Can't find underneath tables but if you want to know
how to use it...............
The size of the reserved list, and the minimum size of the objects that can be allocated from the reserved list, can be controlled by the initialization parameter SHARED_POOL_RESERVED_SIZE. Begin this tuning only after performing all other shared pool tuning.
The default value for SHARED_POOL_RESERVED_SIZE is 5% of the SHARED_POOL_SIZE. This means that, by default, the reserved list is always configured.
If SHARED_POOL_RESERVED_SIZE > 1/2 SHARED_POOL_SIZE, then Oracle signals an error. Ideally, this parameter should be large enough to satisfy any request scanning for memory on the reserved list without flushing objects from the shared pool. The amount of operating system memory, however, may constrain the size of the shared pool. In general, set SHARED_POOL_RESERVED_SIZE to 10% of SHARED_POOL_SIZE. For most systems, this value is sufficient if you have already tuned the shared pool. If you increase this value, then the database allows fewer allocations from the reserved list and requests more memory from the shared pool list.
Statistics from the V$SHARED_POOL_RESERVED view help you tune these parameters. On a system with ample free memory to increase the size of the SGA, the goal is to have REQUEST_MISSES = 0. If the system is constrained for operating system memory, then the goal is to not have REQUEST_FAILURES or at least prevent this value from increasing.
If you cannot achieve this, then increase the value for SHARED_POOL_RESERVED_SIZE. Also, increase the value for SHARED_POOL_SIZE by the same amount, because the reserved list is taken from the shared pool.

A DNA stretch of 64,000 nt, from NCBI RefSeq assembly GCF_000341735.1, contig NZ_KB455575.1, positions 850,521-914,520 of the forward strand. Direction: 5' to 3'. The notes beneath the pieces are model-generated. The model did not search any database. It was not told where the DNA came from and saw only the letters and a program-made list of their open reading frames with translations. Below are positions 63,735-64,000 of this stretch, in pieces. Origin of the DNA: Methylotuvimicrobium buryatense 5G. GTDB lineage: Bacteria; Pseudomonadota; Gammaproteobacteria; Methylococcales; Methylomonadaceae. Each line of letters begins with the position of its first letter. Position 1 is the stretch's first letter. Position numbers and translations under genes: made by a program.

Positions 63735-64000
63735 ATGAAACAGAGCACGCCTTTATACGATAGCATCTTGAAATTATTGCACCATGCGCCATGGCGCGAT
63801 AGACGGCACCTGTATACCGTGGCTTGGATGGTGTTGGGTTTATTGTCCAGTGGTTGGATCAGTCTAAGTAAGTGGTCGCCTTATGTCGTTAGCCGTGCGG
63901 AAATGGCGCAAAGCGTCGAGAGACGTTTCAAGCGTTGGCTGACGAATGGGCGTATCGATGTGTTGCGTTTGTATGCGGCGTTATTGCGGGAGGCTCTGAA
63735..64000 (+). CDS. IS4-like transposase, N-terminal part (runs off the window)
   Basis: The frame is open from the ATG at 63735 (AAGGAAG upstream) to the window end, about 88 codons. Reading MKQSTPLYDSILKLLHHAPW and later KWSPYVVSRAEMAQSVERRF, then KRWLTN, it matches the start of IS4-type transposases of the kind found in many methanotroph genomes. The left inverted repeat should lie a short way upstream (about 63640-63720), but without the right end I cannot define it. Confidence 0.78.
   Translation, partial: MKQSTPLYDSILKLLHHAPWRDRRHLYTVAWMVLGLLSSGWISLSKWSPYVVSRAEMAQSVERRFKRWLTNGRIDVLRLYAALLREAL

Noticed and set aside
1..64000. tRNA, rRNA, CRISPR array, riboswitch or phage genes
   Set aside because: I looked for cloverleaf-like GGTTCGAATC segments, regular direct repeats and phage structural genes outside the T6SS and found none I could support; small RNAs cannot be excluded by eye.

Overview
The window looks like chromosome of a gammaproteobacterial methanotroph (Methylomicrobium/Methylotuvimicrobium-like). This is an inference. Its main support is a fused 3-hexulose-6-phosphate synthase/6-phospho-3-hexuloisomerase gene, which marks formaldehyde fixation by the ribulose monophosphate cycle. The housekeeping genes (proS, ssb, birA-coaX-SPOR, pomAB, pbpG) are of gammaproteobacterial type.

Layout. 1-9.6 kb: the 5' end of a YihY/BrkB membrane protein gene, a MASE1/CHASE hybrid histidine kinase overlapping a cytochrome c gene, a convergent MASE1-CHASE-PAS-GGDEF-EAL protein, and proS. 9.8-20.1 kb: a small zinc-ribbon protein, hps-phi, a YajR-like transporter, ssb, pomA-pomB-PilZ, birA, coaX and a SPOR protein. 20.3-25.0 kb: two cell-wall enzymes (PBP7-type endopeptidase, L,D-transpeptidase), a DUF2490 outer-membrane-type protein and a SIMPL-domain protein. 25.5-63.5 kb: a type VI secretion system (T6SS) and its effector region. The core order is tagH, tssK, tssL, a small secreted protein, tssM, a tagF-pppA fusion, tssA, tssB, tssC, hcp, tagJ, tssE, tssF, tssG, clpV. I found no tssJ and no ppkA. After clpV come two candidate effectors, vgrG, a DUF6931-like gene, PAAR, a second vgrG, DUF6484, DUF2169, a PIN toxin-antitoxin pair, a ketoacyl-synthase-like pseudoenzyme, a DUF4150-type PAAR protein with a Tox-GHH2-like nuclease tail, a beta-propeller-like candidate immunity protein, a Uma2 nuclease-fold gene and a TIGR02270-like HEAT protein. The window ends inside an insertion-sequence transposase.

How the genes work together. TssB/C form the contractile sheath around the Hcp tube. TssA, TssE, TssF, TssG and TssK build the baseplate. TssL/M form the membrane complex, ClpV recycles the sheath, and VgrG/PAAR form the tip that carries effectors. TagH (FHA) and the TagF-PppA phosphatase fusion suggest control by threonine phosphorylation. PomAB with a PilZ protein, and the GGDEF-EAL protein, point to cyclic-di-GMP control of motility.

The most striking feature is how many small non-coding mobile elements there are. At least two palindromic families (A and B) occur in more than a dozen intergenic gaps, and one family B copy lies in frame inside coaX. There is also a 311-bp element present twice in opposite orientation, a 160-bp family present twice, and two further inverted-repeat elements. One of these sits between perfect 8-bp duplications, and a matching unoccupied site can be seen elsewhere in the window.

SHARED_POOL_ RESERVED_SIZE Too Small
The reserved pool is too small when the value for REQUEST_FAILURES is more than zero and increasing. To resolve this, increase the value for the SHARED_POOL_RESERVED_SIZE and SHARED_POOL_SIZE accordingly. The settings you select for these depend on your system's SGA size constraints.
This option increases the amount of memory available on the reserved list without having an effect on users who do not allocate memory from the reserved list. As a second option, reduce the number of allocations allowed to use memory from the reserved list; however, doing so increases the normal shared pool, which may have an effect on other users on the system.
SHARED_POOL_ RESERVED_SIZE Too Large
Too much memory may have been allocated to the reserved list if:
REQUEST_MISS = 0 or not increasing
FREE_MEMORY = > 50% of SHARED_POOL_RESERVED_SIZE minimum
If either of these is true, then decrease the value for SHARED_POOL_RESERVED_SIZE.
Originally posted by prafful Reduce shared_pool_size and then shared_pool_reserved_size and see the impact.
Hopefully this will help.
There should be correlation between these two values: shared_pool_size and then shared_pool_reserved_size.
Oracle 6 and most Oracle 7 DBAs still might be not very clear about the meaning of shared_pool_reserved_size. In release 7.3, Oracle introduced paged PL/SQL. Since then, most of the memory chunks in the shared pool are less then (about) 5K. Thus it would not be very wise to search the shared pool free list and LRU lists for chunks more than 5K. Oracle does not do that any more, Oracle uses namely the shared_pool_reserved_size for those lrage chunks.
There is a way to encrease 5000 bytes to a bit more (with _SHARED_POOL_RESERVED_MIN_ALLOC) but you should not do that.
I personally keep a reatio of about 1:10 for shared_pool_size and then shared_pool_reserved_size. 1:20 is the default.